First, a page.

"The Fertile Crescent is a region in the Middle East incorporating present-day Israel, West Bank, and Lebanon and parts of Jordan, Syria, Iraq and south-eastern Turkey. The term "Fertile Crescent" was coined by University of Chicago archeologist James Henry Breasted.
Watered by the Jordan, Euphrates and Tigris rivers and covering some 400-500,000 square kilometers with a population of 40-50 million, the region extends from the eastern shore of the Mediterranean Sea around the north of the Syrian Desert and through the Jazirah and Mesopotamia to the Persian Gulf.
The Fertile Crescent has an impressive record of past human activity. As well as possessing many sites with the skeletal and cultural remains of both pre-modern and early modern humans (e.g. at Kebara Cave in Israel), later Pleistocene hunter-gatherers and Epipalaeolithic semi-sedentary hunter-gatherers (the Natufians), this area is most famous for its sites related to the origins of agriculture. The western zone around the Jordan and upper Euphrates rivers gave rise to the first known Neolithic farming settlements (referred to as Pre-Pottery Neolithic A (PPNA)), which date to around 9,000 BC (and includes sites such as Jericho). This region, alongside Mesopotamia (which lies to the east of the Fertile Crescent, between the rivers Tigris and Euphrates), also saw the emergence of early complex societies during the succeeding Bronze Age. There is also early evidence from this region for writing, and the formation of state-level societies. This has earned the region the nickname "The Cradle of Civilization."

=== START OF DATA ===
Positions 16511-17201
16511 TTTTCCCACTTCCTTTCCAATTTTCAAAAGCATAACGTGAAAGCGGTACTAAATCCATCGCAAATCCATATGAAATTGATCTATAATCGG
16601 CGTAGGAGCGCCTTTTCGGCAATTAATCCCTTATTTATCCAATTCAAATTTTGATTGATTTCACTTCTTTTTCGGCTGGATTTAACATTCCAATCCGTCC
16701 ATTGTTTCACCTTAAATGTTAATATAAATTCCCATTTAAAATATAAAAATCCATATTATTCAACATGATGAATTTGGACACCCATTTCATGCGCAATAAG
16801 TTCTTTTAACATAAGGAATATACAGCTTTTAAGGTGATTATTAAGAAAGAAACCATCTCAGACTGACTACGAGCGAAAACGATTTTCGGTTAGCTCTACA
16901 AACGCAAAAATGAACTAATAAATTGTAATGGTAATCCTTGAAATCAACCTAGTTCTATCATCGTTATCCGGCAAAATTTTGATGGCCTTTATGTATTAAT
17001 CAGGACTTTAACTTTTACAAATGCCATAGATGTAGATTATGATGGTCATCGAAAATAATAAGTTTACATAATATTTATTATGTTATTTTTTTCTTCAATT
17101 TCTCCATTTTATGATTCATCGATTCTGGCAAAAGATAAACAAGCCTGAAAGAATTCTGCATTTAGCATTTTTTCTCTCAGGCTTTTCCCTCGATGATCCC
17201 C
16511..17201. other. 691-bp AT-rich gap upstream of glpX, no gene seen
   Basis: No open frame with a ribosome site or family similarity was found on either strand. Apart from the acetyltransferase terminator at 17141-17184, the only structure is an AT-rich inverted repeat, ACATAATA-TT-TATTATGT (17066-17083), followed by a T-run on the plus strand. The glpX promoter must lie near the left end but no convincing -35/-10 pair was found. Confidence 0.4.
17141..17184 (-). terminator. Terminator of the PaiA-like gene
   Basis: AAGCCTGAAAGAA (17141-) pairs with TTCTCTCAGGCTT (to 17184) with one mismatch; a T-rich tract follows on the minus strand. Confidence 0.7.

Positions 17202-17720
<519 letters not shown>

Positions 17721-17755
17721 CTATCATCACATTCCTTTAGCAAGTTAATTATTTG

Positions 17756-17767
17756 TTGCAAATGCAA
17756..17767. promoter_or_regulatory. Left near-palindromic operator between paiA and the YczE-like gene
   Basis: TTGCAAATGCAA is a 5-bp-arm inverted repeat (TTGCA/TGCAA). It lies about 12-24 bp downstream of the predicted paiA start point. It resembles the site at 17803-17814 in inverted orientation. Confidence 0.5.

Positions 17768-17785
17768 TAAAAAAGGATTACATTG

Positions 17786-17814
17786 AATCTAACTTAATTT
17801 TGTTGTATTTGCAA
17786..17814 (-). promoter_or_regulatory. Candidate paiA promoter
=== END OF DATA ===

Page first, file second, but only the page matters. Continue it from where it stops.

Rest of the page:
Since the Bronze Age, the region's natural fertility has been greatly extended by irrigation works, upon which much of its agricultural production continues to depend. The last two millennia have seen repeated cycles of decline and recovery as past works have fallen into disrepair through the replacement of states, to be replaced under their successors. Another ongoing problem has been salination - the seepage of salt water into irrigated farmland.
As crucial as rivers were to the rise of civilization in the Fertile Crescent, they were not the only factor in the area's precocity. The Fertile Crescent had a climate which encouraged the evolution of many annual plants, which produce more edible seeds than perennials, and the region's dramatic variety of elevation gave rise to many species of edible plants for early experiments in cultivation. Most importantly, the Fertile Crescent possessed the wild progenitors of the eight Neolithic founder crops important in early agriculture (i.e. wild progenitors to emmer, einkorn, barley, flax, chick pea, pea, lentil, bitter vetch), and four of the five most important species of domesticated animals - cows, goats, sheep, and pigs - and the fifth species, the horse, lived nearby."